Masterclass with Griselda Pollock

18 July 2018,
Institute of Advanced Studies, UWA
Postgraduate Students, Early Career Researchers, Academics, Professional Researchers



Aby Warburg and Bracha Ettinger: Or Pathosformel and Matrix as Theoretical Models in feminist art historical and contemporary art studies

A masterclass with Griselda Pollock, Professor of Social and Critical Histories of Art and Director of the Centre for Cultural Analysis, Theory and History (CentreCATH), University of Leeds.

Recent directions in my work as a postcolonial feminist art historian and cultural analyst have taken me back to the concepts of image-memory formulated by Aby Warburg during one of the high points of German-language art history at the beginning of the twentieth century and forwards to a psychoanalytically theorized intervention in contemporary aesthetics and trauma/memory studies formulated by artist Bracha Ettinger at its end and into our current century. In my next book Warburg and Ettinger meet Marilyn Monroe.

I have also been engaging in historiographical polemics about the problematic cultural memory of both ‘art history’ (Art Bulletin: ‘Whither Art History?’ and ‘feminism’ (differences: ‘Is Feminism a Bad Memory?’), positing feminism itself as a trauma. In a paradoxical way, these projects raise the question of fidelity as a mode of ethical learning in relation to radically changing political, socio-economic and cultural conditions. What can education mean today? What is the value of a historical discipline or a disciplinary training in historical analysis? How do we reconcile the moment of theoretical intensity in the humanities in the later 20th century with current forms of cultural consumption and intellectual fashion? What is it that art, past and contemporary, teaches us about the problem of any kind of memory at all? Do its changing forms demand ever-changing theoretical formulae for its analysis? In this masterclass, I want to explore the logic underlying these inquiries in relation to the parlous and compromised position of our discipline, feminisms and art in liquid modernity—Zygmunt Bauman’s critical concept for out times that has not yet been absorbed into art historical or cultural theory.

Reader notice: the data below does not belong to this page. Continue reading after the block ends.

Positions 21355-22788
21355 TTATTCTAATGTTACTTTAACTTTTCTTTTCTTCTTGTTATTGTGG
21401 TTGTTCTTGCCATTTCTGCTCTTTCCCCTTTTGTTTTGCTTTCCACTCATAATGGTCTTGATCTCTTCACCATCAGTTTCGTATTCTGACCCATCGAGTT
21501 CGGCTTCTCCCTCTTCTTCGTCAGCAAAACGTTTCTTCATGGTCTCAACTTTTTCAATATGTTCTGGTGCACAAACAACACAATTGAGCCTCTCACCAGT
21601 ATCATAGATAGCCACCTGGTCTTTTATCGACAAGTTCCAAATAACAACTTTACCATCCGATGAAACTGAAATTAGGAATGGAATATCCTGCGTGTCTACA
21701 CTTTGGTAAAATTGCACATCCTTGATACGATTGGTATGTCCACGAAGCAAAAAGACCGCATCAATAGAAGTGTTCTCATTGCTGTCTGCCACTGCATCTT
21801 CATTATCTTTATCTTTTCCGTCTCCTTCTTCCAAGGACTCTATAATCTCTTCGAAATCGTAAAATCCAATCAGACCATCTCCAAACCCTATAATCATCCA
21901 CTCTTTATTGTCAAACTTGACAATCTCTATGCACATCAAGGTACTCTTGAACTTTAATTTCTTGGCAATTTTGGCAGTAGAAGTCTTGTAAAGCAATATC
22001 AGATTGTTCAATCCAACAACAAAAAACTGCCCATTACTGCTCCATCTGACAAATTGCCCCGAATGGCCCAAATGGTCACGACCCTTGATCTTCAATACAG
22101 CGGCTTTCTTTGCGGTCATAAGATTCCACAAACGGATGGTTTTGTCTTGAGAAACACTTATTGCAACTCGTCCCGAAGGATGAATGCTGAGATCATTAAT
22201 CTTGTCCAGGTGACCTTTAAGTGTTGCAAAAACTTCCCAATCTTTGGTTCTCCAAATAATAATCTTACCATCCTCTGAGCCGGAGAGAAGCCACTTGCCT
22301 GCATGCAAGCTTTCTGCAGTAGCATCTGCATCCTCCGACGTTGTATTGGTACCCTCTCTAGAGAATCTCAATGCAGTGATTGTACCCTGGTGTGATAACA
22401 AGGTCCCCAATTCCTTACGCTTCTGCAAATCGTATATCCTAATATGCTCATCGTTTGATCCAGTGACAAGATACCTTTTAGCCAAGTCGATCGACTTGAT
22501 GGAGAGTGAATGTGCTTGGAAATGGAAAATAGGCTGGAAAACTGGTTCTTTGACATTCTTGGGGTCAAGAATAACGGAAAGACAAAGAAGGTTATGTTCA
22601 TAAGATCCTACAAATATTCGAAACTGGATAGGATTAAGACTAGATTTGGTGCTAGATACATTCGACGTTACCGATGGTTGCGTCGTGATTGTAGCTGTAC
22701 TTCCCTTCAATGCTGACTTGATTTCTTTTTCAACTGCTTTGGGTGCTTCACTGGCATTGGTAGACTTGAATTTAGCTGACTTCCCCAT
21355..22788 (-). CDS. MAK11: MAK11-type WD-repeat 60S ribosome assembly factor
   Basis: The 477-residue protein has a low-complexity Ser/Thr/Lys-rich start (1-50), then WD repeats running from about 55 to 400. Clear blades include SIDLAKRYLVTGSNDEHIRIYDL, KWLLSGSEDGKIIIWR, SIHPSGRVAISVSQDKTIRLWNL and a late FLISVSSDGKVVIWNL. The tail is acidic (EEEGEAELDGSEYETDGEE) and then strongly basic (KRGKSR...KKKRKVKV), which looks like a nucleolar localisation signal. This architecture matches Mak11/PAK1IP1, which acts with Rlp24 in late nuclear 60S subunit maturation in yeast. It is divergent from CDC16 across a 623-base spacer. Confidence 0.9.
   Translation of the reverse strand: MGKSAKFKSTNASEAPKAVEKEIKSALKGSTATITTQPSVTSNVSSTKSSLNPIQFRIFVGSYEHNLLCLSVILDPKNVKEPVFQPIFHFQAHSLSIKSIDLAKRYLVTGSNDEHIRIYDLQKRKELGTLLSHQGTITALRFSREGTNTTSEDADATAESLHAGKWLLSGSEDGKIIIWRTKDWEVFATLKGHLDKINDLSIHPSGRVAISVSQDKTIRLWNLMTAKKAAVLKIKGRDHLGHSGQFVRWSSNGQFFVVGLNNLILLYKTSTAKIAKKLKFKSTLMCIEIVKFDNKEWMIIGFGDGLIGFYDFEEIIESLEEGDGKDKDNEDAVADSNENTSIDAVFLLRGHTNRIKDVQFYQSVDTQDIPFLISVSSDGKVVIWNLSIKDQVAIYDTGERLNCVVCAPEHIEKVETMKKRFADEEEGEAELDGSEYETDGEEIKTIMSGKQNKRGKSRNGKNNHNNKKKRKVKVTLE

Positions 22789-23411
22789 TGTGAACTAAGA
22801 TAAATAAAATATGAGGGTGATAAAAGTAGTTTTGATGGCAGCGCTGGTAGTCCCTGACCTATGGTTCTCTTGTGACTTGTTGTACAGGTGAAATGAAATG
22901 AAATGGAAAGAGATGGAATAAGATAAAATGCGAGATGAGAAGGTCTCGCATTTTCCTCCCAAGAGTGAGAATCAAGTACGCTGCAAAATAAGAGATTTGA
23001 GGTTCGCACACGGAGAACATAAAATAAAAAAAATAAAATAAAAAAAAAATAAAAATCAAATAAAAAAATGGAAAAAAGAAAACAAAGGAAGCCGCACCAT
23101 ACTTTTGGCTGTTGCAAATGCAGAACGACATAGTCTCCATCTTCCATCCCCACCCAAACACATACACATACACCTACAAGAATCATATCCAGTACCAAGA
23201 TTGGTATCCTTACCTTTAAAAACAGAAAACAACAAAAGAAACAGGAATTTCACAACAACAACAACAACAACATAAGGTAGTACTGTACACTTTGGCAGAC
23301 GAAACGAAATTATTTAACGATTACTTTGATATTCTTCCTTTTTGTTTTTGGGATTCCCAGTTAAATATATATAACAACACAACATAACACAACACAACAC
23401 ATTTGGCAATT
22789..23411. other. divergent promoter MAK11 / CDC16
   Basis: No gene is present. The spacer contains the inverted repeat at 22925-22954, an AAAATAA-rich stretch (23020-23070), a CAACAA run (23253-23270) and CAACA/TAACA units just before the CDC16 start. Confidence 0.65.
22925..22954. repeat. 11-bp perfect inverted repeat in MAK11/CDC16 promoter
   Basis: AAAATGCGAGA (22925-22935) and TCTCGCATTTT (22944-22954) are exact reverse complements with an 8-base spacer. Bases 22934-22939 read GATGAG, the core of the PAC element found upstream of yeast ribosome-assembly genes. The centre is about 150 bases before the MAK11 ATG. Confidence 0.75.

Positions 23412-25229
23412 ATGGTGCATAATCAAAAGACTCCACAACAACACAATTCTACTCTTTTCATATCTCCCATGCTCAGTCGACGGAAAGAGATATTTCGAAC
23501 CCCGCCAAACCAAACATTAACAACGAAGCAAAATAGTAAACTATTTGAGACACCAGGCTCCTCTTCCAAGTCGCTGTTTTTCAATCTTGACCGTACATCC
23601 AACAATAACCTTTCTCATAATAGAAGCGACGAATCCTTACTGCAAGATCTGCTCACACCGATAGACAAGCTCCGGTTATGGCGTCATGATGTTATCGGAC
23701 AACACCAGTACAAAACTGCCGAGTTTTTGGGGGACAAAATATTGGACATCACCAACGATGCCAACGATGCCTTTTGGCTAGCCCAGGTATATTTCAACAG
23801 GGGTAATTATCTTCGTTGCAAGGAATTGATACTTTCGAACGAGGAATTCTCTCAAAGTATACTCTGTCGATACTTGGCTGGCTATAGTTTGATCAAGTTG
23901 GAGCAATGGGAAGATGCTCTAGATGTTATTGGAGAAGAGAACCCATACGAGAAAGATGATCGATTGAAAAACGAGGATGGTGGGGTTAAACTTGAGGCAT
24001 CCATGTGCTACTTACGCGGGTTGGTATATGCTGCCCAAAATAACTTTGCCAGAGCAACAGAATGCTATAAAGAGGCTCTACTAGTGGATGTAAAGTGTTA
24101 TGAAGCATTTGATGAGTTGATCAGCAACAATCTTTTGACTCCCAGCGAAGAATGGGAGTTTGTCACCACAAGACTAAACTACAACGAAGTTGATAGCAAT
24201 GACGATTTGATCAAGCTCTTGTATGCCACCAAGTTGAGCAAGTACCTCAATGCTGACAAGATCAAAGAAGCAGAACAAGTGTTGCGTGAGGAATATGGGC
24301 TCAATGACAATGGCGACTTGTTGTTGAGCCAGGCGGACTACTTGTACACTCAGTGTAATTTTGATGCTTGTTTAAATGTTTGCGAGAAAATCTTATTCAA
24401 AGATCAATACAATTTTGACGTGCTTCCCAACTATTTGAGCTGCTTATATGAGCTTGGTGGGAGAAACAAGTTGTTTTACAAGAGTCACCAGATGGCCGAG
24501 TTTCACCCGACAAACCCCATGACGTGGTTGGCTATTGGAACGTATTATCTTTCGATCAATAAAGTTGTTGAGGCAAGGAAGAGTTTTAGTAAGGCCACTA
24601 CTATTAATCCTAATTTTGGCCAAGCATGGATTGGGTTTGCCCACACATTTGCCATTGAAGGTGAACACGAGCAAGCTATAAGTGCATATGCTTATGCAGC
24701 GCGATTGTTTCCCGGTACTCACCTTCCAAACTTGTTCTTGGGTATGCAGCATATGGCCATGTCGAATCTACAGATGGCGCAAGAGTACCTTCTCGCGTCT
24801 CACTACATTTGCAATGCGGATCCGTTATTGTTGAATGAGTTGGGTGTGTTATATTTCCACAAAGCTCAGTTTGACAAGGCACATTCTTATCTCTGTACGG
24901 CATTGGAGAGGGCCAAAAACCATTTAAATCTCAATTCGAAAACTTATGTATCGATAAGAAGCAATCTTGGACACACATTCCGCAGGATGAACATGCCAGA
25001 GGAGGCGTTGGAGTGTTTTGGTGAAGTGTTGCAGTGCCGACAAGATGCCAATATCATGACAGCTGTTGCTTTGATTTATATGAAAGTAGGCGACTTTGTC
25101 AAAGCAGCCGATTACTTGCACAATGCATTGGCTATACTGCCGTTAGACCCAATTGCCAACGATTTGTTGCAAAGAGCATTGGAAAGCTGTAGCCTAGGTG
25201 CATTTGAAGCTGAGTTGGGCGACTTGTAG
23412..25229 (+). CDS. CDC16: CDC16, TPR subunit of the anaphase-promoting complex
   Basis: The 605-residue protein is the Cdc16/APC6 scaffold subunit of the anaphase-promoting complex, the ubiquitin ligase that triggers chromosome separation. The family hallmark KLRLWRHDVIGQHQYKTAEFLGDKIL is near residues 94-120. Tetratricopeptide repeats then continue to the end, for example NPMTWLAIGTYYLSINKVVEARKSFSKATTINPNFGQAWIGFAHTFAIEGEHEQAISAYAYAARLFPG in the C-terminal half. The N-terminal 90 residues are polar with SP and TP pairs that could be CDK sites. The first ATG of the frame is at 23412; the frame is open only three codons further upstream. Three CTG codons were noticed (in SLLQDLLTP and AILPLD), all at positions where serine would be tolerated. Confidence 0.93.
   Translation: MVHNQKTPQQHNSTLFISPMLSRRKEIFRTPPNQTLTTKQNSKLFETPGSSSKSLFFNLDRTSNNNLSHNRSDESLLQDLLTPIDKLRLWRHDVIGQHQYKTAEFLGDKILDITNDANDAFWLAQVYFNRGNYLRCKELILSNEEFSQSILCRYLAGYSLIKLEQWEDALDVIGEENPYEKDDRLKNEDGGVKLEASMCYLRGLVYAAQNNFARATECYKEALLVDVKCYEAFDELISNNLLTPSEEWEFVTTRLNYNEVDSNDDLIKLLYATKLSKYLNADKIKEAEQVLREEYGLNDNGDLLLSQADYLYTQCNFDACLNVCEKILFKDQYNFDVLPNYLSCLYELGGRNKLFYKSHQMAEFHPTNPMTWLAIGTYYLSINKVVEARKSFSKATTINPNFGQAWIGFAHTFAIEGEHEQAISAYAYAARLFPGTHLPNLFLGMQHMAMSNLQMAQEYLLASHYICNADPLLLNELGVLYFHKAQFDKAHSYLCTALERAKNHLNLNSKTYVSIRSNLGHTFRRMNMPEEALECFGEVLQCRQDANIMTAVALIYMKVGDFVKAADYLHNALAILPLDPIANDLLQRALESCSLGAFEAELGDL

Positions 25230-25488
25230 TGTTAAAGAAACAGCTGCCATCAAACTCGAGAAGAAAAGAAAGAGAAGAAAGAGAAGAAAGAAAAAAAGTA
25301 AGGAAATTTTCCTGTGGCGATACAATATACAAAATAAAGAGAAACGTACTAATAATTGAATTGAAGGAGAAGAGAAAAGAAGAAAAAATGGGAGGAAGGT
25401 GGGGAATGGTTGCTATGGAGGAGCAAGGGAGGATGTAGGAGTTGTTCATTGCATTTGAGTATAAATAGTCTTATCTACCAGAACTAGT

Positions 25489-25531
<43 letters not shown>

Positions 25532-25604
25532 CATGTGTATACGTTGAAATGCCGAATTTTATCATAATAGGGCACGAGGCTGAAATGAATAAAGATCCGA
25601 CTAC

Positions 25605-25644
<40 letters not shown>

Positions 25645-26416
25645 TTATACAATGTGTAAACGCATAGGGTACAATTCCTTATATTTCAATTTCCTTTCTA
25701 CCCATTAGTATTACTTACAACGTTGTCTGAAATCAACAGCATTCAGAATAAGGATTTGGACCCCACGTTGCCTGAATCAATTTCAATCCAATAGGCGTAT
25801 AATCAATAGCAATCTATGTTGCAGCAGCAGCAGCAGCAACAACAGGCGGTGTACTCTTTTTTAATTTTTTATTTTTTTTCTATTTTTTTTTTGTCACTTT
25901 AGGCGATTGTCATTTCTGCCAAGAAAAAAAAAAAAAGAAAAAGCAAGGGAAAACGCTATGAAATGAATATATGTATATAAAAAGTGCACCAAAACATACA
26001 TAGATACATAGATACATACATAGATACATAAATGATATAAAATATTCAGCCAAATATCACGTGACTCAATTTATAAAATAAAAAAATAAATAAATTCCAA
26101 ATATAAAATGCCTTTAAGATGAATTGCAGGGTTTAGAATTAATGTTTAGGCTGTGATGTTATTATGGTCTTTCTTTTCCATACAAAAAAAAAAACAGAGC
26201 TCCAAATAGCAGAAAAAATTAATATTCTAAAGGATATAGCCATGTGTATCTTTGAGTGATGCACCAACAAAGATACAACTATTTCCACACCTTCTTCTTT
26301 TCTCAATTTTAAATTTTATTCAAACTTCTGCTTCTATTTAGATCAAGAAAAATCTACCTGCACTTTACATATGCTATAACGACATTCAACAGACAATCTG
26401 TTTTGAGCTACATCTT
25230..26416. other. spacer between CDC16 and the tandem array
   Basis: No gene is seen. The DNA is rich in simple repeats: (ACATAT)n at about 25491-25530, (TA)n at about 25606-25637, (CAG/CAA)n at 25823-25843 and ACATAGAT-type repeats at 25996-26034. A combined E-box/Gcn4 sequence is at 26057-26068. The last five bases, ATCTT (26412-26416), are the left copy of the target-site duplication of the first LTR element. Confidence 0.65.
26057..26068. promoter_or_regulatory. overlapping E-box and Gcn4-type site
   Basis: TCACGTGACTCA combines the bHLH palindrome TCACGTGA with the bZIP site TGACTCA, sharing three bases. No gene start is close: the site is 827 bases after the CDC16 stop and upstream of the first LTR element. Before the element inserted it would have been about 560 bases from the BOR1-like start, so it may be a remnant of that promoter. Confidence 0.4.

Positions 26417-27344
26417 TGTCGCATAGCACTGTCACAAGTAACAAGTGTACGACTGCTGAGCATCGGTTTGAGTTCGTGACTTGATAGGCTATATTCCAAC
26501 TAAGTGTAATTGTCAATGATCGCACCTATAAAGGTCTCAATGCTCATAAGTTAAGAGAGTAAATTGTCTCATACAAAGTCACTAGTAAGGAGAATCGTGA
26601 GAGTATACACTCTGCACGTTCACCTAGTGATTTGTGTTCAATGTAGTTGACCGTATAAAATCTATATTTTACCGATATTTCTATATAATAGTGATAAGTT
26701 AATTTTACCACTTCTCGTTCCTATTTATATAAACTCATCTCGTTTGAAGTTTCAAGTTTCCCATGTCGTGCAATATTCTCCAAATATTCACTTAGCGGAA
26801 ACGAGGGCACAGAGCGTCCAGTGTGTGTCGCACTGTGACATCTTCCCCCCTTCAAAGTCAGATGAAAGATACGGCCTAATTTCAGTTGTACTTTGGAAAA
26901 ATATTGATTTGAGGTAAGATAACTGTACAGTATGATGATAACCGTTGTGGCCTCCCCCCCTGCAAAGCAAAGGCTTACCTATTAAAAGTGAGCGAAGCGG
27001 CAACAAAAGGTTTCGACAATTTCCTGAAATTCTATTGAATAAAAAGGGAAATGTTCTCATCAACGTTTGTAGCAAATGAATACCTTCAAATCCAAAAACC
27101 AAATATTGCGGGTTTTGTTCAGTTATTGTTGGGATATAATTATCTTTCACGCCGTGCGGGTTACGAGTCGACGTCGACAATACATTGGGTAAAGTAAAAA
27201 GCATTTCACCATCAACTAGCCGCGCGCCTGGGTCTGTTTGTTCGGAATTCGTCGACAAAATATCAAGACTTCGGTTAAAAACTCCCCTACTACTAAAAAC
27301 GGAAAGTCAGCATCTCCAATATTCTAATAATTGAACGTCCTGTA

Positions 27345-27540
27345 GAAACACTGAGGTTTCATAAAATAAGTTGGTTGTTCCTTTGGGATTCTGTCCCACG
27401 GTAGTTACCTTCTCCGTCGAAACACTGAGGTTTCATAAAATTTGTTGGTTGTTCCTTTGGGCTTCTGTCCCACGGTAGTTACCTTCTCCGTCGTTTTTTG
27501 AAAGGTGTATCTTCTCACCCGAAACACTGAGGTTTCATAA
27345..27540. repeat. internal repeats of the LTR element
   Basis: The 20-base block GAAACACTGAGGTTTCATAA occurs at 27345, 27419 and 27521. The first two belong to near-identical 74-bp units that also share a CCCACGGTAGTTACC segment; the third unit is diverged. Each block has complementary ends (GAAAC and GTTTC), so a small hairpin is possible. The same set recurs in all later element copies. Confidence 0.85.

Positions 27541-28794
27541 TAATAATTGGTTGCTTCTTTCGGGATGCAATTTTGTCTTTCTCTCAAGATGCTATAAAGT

Professor Pollock has provided some suggested pre-readings for this masterclass. Registrants are encouraged to review at least two of these texts, which will be provided by the IAS upon registration for the class.

  • Griselda Pollock, ‘Whither Art History’, Art Bulletin 96:1 (2014), 9-23

Solicited by the AB as part of its reflections on the discipline, this article reveals my debt to Gayatri Spivak as well as posing the question of why art historical memory continues to be so selective in terms of what becomes general knowledge and what concepts are not incorporated. What is the politics of art historical memory?

  • Griselda Pollock, ‘Is Feminism a Trauma, a Bad Memory or a Virtual Future?’ differences: a feminist journal of cultural studies 27L2 (2016), 27-71

This is an article addressed to memories of feminism and feminist memory by interrogating current widespread usage of terms such as second and third wave feminism or generations of feminism. The argument is addressed to the effect of terms on our concept of and thus access to historical moments. It is also thinking about other models for understanding education and transmission of ideas in the presence of the new. Hannah Arendt and Bracha Ettinger are part of my thinking resources.

  • Griselda Pollock, ‘Thinking the feminine: Aesthetic Practice as Introduction to Bracha Ettinger and the Concepts of Matrix and Metramorphosis’, Theory, Culture and Society, 21: 1 (2004), 5-65

This will be very challenging for students because it is highly psychoanalytical to start off with, and deep in major debates in feminist theory about sexual different. The intention of suggesting it is to give an example of the relations between such levels of analytical thought and their source in a historically grounded artistic practice that necessitates art historical and theoretical reading. There is no expectation that it is easily graspable: but why is that?

  • Griselda Pollock, ‘Monroe’s Gestures between trauma and ecstasy, Nymph and Venus: reading the cinematic gesture “Marilyn Monroe” through Aby Warburg’, Nicholas Chare and Elizabeth Watkins (eds), Gesture and Film: Signalling New Perspectives (London: Routledge, 2018), 99-131.

Bridging art history and film studies, this text puts Warburg’s concept to work.